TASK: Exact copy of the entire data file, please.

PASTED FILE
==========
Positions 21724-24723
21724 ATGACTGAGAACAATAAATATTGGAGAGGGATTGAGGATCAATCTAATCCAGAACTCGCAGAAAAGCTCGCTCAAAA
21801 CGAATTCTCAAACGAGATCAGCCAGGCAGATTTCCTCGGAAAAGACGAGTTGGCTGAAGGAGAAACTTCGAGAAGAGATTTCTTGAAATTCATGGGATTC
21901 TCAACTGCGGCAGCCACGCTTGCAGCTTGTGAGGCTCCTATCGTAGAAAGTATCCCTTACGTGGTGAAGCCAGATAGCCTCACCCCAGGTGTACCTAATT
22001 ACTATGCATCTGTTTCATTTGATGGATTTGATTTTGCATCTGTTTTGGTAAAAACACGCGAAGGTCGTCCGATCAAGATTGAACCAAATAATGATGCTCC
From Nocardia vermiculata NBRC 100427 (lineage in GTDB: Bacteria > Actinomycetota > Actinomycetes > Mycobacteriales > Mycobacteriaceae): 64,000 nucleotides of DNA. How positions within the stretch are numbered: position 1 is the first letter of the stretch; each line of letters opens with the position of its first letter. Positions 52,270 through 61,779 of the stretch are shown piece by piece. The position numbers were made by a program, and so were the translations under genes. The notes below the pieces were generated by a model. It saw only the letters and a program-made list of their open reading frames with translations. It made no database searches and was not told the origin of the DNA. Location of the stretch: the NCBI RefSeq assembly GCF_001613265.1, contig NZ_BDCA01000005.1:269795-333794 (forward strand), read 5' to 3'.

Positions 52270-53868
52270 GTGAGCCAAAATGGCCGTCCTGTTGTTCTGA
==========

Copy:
Positions 21724-24723
21724 ATGACTGAGAACAATAAATATTGGAGAGGGATTGAGGATCAATCTAATCCAGAACTCGCAGAAAAGCTCGCTCAAAA
21801 CGAATTCTCAAACGAGATCAGCCAGGCAGATTTCCTCGGAAAAGACGAGTTGGCTGAAGGAGAAACTTCGAGAAGAGATTTCTTGAAATTCATGGGATTC
21901 TCAACTGCGGCAGCCACGCTTGCAGCTTGTGAGGCTCCTATCGTAGAAAGTATCCCTTACGTGGTGAAGCCAGATAGCCTCACCCCAGGTGTACCTAATT
22001 ACTATGCATCTGTTTCATTTGATGGATTTGATTTTGCATCTGTTTTGGTAAAAACACGCGAAGGTCGTCCGATCAAGATTGAACCAAATAATGATGCTCC
From Nocardia vermiculata NBRC 100427 (lineage in GTDB: Bacteria > Actinomycetota > Actinomycetes > Mycobacteriales > Mycobacteriaceae): 64,000 nucleotides of DNA. How positions within the stretch are numbered: position 1 is the first letter of the stretch; each line of letters opens with the position of its first letter. Positions 52,270 through 61,779 of the stretch are shown piece by piece. The position numbers were made by a program, and so were the translations under genes. The notes below the pieces were generated by a model. It saw only the letters and a program-made list of their open reading frames with translations. It made no database searches and was not told the origin of the DNA. Location of the stretch: the NCBI RefSeq assembly GCF_001613265.1, contig NZ_BDCA01000005.1:269795-333794 (forward strand), read 5' to 3'.

Positions 52270-53868
52270 GTGAGCCAAAATGGCCGTCCTGTTGTTCTGA